Which leads me on to our investment property. Luckily for us, my fiancee was always a forward thinking man, and when he bought the first place, he knew that one day we'd be able to use the equity on that property, as part of a deposit for our next big buy.

When we were looking for our second house to buy, we knew that it was only for investment proposes, and therefore, we had to firstly check out how much on average, people would pay for rent in the city that we bought. Once we learnt that, we knew what kind of a price tag that we could look for, as we knew that the repayments would have to be close to the amount that we could charge the house out for, for rent, so that eventually, the renter's could pay off our property. It wasn't an easy task. On average, fortnightly rent in the city we were looking in was roughly $600 to $700. At the time that we were looking for property, interest rates were quite high, which meant that we would've only been able to afford a house for around $280,000, with repayments that would be covered by our rental income. An evaluation of our first property, confirmed the amount of equity that we'd have, and as a result, we only needed to save $10,000 for our next property. As we were keen to buy a house over a unit, we had to do some serious researching in newspapers and on websites, for property that met our criteria (3 bedrooms, large backyard, low maintenance gardens, little to no renovating needed on the inside, ability to add value with extensions, shed, parking, close to shops and public transport, safe location etc). We ended up finding a house that ticked all of the boxes, and fortunately enough, it was close to our budget. In the end, we spent $320,000 on our investment property. As the interest rates dropped, so did the repayments.

Now we have renter's in our investment property, who fortunately enough for us, cover our repayments. All we need to pay for is water, council rates, maintenance and a real estate agent who manages the tenant and the property to ensure that both are looked after, and repayments are made on time.

One of our wages pays for these additional costs, and the repayments on the house that we live in, as well as all of the bills (food, electricity, gas, property insurance, car insurance, car registration, food, water, council rates on both properties, phones, emergency services levy, income protection, mainytenance etc).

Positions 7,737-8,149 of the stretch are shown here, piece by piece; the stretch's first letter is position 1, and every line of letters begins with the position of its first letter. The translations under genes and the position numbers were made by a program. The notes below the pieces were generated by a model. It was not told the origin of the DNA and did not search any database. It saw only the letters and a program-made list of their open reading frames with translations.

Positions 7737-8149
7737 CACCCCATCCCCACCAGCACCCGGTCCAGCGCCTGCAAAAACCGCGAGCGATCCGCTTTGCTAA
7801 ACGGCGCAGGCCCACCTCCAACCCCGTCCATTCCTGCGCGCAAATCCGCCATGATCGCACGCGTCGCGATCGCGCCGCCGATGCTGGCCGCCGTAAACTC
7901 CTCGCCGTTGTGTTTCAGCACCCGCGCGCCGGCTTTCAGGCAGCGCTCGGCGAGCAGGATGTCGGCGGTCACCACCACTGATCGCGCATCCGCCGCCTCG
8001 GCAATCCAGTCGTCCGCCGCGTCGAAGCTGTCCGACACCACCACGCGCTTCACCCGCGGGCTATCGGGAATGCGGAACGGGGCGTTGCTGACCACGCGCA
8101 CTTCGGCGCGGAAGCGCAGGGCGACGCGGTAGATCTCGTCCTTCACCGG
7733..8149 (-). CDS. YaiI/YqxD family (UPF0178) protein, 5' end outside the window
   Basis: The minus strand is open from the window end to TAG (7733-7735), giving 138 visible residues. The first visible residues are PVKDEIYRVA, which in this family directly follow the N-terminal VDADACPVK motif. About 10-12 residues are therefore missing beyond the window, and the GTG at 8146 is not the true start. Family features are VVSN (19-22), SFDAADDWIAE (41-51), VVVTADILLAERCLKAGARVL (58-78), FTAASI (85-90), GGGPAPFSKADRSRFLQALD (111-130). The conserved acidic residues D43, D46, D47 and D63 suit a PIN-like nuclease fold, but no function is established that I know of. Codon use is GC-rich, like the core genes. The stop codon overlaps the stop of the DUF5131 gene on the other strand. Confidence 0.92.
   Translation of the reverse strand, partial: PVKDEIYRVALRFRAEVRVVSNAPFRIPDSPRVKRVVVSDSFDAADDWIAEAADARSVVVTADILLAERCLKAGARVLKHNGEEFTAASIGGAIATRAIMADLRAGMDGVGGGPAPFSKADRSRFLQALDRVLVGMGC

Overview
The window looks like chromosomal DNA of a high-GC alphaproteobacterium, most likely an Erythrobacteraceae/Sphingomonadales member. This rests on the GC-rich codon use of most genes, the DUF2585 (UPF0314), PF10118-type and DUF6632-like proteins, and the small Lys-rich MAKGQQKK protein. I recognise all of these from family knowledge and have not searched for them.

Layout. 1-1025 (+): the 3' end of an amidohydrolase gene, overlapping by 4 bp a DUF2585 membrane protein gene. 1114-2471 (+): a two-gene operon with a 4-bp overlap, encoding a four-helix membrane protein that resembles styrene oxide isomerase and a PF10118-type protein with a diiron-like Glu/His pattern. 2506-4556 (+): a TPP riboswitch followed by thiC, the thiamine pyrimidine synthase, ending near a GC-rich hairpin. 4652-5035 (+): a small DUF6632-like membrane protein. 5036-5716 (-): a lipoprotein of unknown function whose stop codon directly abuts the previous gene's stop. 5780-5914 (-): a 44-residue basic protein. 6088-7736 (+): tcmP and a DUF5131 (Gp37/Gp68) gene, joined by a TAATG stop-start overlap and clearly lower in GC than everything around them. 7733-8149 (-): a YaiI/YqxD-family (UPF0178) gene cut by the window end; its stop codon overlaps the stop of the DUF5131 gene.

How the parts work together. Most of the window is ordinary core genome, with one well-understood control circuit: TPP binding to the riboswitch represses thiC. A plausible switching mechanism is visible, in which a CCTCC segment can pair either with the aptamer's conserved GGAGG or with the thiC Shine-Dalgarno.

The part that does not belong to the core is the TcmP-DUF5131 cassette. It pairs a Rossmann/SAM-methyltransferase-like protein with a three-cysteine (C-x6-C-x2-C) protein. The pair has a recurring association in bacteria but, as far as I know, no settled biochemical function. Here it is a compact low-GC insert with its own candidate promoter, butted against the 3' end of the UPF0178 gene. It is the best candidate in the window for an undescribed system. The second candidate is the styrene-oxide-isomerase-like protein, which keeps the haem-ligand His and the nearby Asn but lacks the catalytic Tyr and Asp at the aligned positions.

The entire other pay we save.

That gives us enough money each year to be able to afford a holiday, or renovations to improve our properties, or to pay for the wedding, as we are this year.

We have managed to cut down our living costs to be bare minimal, so that we can still afford to buy new cloths, go out for dinner, holiday, renovate and enjoy life.

We probably spend $50 per week, if that on food. We buy a meat pack
once a month for a local butcher worth $100 and that lasts us. We buy meat on special, frozen vegetables, tinned foods, pasta, tuna, potatoes and food that is filling, yet delicious.

We have some fairly basic foods that we eat regularly ie pasta bakes, tuna mornay, baked potatoes, home made pizza, roasts, stews, soups, curries, bbqs, gnocci, and the such, that are all very cheap to make and last a couple of days.

We turn switches off at the powerpoints, and rarely use the heater and airconditioner unless it's ridicously hot or cold to save power.

We only run one car, so that's only one lot of registration and insurance, tyres, services and petrol per year.

We use our mobile phones are wi fi hot spots, instead of paying for the internet sperately.

We are both on $59 a month plans, that we never go over as we have chosen plans that suit our needs.

We buy clothes at factory direct outlets so that we still score the big brands and decently made clothes, but at a fraction of the price.

We give ourselves a budget when we go out, and we make sure that we don't go over it so that we don't regret it the next day when we've got major hangovers and can't afford rent because we over spent on beverages.

We allow each other a certain amount of spending money per week, which can be used at our own disgression, but we don't go over it ie Mick buys a carton of beer and I might buy a jumper or have a massage. 

When special events come up that require spending out of the ordinary, we look at our budget and shuffle things around so that we don't miss out.

We try to pack our lunches for work instead of buying them (but we do splurge occasionally).

It's not really a matter of being tight asses, it's just a matter of knowing where your money is going, and where you can save, so that you can afford to live the lifestyle that you want.

In no way are my partner and I expert budgeters. Of course there are nights when we get carried away with friends and spend way too much that we're scared to check the bank account the next day. We've had to borrow money from our parents from time to time to get through the end of the month, and we've had to take out a loan to help pay for our verandah extensions when we performed major renovations last year that we pay off each fortnight.

But what we try to do is always be mindful of the life that we want to live, when making big purchases. Do we really need to buy surround sound on an interest free loan? Probably not. Do we really want to have a credit card to be able to afford that amazing honeymoon? No. Do we really need to sign up to every online website and spend money on deals that are too good to be true on items that we probably don't need anyway? Certainly not.

What we do want is to be able to eventually afford our dream home and reliable car, while still travelling the world and having an active social life, and to do that, we must be mindful of our wants versus our needs.

Do you have any tips for budgeting?

Look after yourself and those around you,

Kirsty xxx